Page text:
Analysis of the major patterns of B cell gene expression changes in response to short-term stimulation with 33 single ligands.
ABSTRACT We examined the major patterns of changes in gene expression in mouse splenic B cells in response to stimulation with 33 single ligands for 0.5, 1, 2, and 4 h. We found that ligands known to directly induce or costimulate proliferation, namely, anti-IgM (anti-Ig), anti-CD40 (CD40L), LPS, and, to a lesser extent, IL-4 and CpG-oligodeoxynucleotide (CpG), induced significant expression changes in a large number of genes. The remaining 28 single ligands produced changes in relatively few genes, even though they elicited measurable elevations in intracellular Ca(2+) and cAMP concentration and/or protein phosphorylation, including cytokines, chemokines, and other ligands that interact with G protein-coupled receptors. A detailed comparison of gene expression responses to anti-Ig, CD40L, LPS, IL-4, and CpG indicates that while many genes had similar temporal patterns of change in expression in response to these ligands, subsets of genes showed unique expression patterns in response to IL-4, anti-Ig, and CD40L.
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ABSTRACT: Recent explosion of biological data brings a great challenge for the traditional clustering algorithms. With increasing scale of data sets, much larger memory and longer runtime are required for the cluster identification problems. The affinity propagation algorithm outperforms many other classical clustering algorithms and is widely applied into the biological researches. However, the time and space complexity become a great bottleneck when handling the large-scale data sets. Moreover, the similarity matrix, whose constructing procedure takes long runtime, is required before running the affinity propagation algorithm, since the algorithm clusters data sets based on the similarities between data pairs. Two types of parallel architectures are proposed in this paper to accelerate the similarity matrix constructing procedure and the affinity propagation algorithm. The memory-shared architecture is used to construct the similarity matrix, and the distributed system is taken for the affinity propagation algorithm, because of its large memory size and great computing capacity. An appropriate way of data partition and reduction is designed in our method, in order to minimize the global communication cost among processes. A speedup of 100 is gained with 128 cores. The runtime is reduced from serval hours to a few seconds, which indicates that parallel algorithm is capable of handling large-scale data sets effectively. The parallel affinity propagation also achieves a good performance when clustering large-scale gene data (microarray) and detecting families in large protein superfamilies.PLoS ONE 04/2014; 9(4):e91315. DOI:10.1371/journal.pone.0091315 · 3.53 Impact Factor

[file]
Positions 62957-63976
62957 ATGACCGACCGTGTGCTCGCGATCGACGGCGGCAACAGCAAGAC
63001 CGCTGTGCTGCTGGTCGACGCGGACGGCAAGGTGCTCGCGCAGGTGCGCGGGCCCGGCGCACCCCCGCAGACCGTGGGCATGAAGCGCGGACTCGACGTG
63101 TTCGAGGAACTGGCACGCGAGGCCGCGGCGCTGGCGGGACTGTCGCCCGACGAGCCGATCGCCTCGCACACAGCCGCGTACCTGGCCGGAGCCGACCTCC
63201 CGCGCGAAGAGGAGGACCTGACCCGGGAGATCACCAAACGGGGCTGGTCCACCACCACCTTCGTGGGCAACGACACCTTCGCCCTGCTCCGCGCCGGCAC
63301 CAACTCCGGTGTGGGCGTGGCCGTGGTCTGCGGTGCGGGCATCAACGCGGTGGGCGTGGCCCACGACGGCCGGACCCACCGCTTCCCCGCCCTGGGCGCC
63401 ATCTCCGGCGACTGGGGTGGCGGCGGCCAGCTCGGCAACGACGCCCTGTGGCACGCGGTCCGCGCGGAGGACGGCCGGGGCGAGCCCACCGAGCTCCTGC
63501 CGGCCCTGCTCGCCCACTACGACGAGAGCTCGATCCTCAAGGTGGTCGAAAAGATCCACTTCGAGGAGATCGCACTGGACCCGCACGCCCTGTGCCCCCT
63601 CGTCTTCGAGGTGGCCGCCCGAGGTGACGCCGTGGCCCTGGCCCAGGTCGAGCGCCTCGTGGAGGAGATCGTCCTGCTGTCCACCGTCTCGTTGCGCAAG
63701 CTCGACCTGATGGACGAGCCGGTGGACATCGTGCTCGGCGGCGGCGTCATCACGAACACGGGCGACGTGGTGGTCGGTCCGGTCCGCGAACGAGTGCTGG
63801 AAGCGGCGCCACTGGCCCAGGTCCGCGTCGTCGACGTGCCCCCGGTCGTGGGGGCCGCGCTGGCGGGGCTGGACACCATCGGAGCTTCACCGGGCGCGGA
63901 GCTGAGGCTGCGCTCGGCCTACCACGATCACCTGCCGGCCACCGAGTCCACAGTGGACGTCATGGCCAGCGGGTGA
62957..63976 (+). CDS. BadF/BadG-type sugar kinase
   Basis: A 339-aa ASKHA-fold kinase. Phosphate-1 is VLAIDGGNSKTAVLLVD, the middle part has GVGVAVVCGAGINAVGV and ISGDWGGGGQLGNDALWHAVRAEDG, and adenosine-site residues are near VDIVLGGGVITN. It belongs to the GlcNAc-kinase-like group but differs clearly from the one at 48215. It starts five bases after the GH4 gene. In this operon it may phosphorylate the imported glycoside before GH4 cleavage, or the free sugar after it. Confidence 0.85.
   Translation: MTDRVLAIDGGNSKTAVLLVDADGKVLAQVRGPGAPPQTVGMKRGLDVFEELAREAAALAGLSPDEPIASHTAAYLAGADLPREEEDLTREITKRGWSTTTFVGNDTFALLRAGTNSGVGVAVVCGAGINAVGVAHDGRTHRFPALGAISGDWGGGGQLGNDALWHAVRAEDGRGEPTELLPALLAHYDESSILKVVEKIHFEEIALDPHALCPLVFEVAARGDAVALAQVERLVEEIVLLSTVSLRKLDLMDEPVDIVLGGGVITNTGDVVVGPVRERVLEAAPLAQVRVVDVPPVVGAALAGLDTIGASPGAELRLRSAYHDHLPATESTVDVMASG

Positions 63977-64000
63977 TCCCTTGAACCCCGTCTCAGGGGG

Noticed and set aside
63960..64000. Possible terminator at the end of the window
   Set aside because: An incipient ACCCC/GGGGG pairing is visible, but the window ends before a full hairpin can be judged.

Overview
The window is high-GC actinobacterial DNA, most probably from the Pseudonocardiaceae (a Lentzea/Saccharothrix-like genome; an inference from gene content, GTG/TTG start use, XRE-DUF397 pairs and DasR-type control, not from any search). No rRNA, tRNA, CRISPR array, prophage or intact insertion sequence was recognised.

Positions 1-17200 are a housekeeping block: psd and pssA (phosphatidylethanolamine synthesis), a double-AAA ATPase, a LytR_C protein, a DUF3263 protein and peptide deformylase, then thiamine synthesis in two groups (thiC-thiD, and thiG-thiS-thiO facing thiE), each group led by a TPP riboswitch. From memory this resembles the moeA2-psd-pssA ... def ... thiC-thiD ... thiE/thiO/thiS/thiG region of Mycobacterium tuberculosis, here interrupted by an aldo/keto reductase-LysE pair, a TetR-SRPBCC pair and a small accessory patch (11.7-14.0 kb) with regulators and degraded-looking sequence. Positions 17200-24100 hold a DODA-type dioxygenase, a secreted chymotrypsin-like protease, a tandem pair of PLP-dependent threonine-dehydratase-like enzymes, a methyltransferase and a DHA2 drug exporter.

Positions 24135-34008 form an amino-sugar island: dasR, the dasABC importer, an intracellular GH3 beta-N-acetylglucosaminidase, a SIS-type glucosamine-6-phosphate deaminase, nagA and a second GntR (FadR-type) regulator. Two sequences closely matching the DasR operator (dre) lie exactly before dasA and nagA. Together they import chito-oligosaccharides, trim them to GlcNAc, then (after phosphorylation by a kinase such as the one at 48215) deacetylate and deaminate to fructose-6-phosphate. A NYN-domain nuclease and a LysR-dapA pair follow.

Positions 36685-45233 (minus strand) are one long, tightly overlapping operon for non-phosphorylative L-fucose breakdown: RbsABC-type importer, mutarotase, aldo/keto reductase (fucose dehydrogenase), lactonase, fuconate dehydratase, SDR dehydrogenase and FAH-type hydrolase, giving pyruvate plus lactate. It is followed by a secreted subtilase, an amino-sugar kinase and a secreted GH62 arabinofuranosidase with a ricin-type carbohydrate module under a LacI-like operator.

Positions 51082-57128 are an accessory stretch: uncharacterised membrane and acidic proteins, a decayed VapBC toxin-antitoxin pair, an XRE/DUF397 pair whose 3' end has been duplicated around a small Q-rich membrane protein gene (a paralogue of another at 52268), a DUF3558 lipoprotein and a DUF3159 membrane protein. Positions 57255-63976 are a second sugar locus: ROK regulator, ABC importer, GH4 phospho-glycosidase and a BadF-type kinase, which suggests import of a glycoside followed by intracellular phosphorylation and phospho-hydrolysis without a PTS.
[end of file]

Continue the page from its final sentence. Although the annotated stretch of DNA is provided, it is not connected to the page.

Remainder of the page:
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ABSTRACT: Abstract Krüppel-like factor 4 (KLF4) is expressed in a variety of tissues with diverse physiological functions and activities. KLF4 can also function as a tumor suppressor or an oncogene depending on the cellular context. Its role in hematological malignancies is controversial. This study examined the expression levels of KLF4 by immunohistochemistry on 73 pediatric No-Hodgkin lymphomas in a tissue microarray and also on several B-NHL cell lines. Elevated levels of KLF4 expression were detected in 66% of lymphoma cases and were more frequent in the Burkitt lymphoma (p=0.05) subtype. There was a significant predictive power for outcome with low KLF4 expression, predicting a favorable overall survival compared to high levels. Multivariate analyses confirmed the association of KLF4 expression with unfavorable overall survival (p<0.005). These findings were consistent with analyses in existing NHL microarray datasets. The present findings revealed that KLF4 is overexpressed in Burkitt pediatric lymphoma and is a potential biomarker for inferior overall survival.Leukemia & lymphoma 09/2013; DOI:10.3109/10428194.2013.848437 · 2.61 Impact Factor
The Journal of Immunology 02/2006; 176(5). DOI:10.4049/jimmunol.176.5.2711 · 5.36 Impact Factor